As Jefferson wryly observed at the time: "An insurrection was announced and proclaimed and armed against, and marched against, but could never be found." Does that sound familiar? Were unrecorded rude words really uttered at the Tea Party event on Capitol Hill last month? No matter. Those who made the claims hoped even the unproved charge would help the government against the Tea Party movement. Don't bet on it.
Back in 1794, after the fact, Hamilton said: "The insurrection will do us a great deal of good and add to the solidity of everything in this country." In fact, as historian Gordon Wood has written, "so much did the rebellion redound to the benefit of the national government that some thought the Federalists were behind the entire uprising."
Eventually, the Federalists fell because, inter alia, the vast public they slandered turned out not to like being lied about by their "betters." So was born -- then -- the Democratic Party.
By chance, I was on CNN's "Situation Room" on Friday to comment on Mr. Clinton's latest attempt to smear anti-tax, anti-big-government grass-roots efforts. Unlike in 1995, now I had the advantage of being familiar with subsequent statements by Clinton aides and others. So, on the show, I quoted from Mr. Clinton's chief speechwriter in a 2000 interview on PBS' "Frontline."
Michael Waldman said, describing Mr. Clinton's words immediately after the 1995 Oklahoma bombing, that "he also very skillfully used the moment to begin the process of making people wonder about the Republican revolution on Capitol Hill. ... And very subtly and appropriately, by planting the national flag in opposition to that (GOP rhetoric and the McVeigh bombing) began to turn the political tide as well."
To which the PBS correspondent, Chris Bury, correctly asked: "Couldn't (Clinton) be accused of manipulating a terrible tragedy in order to do that?" Indeed.
How closely the Clinton strategy paralleled Hamilton's. Consider the description of Hamilton's method by Jefferson's ally Madison: "The game" Madison explained in a letter, "was to connect the democratic societies (those accused of encouraging the insurrection) with the odium of the insurrection -- to connect the Republicans in Congress (Jefferson, Madison, et al.) with those Societies -- to put the President ostensibly at the head of the other party, in opposition to both."
And just as some Americans came to suspect the Federalists of provoking that of which they accused Jefferson, I went on to note that accusing your political opponents of causing a murderous tragedy is a dangerous game.
I quoted from a 2001 Associated Press article about McVeigh's execution, which included his own words: "The siege at Waco (ineptly carried out by Mr. Clinton's Justice Department) was the defining event in his (McVeigh's) decision to retaliate against the government with the bombing. ... 'If there would not have been a Waco, I would have put down roots somewhere and not been so unsettled with the fact that my government was a threat to me. Everything that Waco implies was on the forefront of my thoughts. That sort of guided my path for the next couple of years.' " Ouch.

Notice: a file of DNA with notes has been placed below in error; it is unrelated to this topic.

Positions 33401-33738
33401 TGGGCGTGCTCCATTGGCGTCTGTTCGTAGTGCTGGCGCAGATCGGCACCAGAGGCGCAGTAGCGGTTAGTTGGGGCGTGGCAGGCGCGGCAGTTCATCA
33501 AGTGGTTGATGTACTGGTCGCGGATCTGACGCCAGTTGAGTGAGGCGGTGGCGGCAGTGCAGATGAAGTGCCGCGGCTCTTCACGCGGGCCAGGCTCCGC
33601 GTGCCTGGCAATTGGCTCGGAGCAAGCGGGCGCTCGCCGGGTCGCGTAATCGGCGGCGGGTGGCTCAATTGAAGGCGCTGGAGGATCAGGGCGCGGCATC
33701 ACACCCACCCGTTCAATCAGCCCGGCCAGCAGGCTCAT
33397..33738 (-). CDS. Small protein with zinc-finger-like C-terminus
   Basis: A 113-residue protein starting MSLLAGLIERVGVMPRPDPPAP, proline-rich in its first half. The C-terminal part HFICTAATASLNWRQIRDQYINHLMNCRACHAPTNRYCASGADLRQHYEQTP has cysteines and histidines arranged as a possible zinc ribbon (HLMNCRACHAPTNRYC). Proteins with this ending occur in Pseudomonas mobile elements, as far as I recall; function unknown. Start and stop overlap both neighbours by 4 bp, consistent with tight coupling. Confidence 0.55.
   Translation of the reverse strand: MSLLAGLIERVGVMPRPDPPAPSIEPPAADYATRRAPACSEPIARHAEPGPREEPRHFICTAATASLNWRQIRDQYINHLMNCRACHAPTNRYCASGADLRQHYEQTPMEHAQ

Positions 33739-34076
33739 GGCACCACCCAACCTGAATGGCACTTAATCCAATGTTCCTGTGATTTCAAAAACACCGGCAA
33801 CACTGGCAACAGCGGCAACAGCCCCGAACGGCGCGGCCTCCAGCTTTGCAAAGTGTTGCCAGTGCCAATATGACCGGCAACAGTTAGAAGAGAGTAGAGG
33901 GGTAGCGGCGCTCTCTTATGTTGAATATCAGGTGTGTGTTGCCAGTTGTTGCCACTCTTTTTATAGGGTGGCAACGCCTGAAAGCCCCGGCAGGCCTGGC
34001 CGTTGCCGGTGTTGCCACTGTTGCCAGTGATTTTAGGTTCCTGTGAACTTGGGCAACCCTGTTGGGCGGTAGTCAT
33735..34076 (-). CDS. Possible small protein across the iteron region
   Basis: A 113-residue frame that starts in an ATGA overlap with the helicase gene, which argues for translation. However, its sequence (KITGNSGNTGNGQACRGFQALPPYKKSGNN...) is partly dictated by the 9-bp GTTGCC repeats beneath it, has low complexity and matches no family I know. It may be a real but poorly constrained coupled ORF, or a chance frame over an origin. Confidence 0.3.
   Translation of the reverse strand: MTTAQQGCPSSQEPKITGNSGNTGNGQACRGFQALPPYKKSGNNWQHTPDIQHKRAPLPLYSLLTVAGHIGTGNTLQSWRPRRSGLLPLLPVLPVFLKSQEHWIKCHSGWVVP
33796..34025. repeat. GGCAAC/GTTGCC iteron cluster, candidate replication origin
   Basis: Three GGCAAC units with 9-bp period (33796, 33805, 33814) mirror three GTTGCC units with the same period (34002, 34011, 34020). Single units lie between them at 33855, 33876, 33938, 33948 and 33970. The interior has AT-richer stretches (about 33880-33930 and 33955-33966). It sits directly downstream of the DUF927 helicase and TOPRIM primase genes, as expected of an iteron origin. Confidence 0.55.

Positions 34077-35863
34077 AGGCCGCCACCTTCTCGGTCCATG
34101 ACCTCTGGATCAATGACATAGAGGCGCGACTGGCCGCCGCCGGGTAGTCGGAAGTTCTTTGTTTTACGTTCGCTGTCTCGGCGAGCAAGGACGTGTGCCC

Of course, as I completed my on-air comments, I didn't blame Mr. Clinton for the deaths of more than 160 men, women and children in the Oklahoma City bombing because no one should be blamed for the conduct of a murderous lunatic like McVeigh (even though the evidence is conclusive that McVeigh bombed because of the actions of Clinton's top aides in Waco).
Over the weekend, others started pointing out Mr. Clinton's cynicism last time. (See Byron York's excellent review of how then-Clinton aide Dick Morris described the Clinton method.) And the public begins to giggle rather than tremble at the false accusations of sedition.
Here is a case where our opponents should pay more attention to the teaching of Marx -- at least when it comes to committing a historic farce.
First tragedy, next farce and then, perhaps like the Federalists, extinction.
Blankley, who had been suffering from stomach cancer, died Saturday night at Sibley Memorial Hospital in Washington, his wife, Lynda Davis, said Sunday.
In his long career as a political operative and pundit, his most visible role was as a spokesman for and adviser to Gingrich from 1990 to 1997. Gingrich became House Speaker when Republicans took control of the U.S. House of Representatives following the 1994 midterm elections.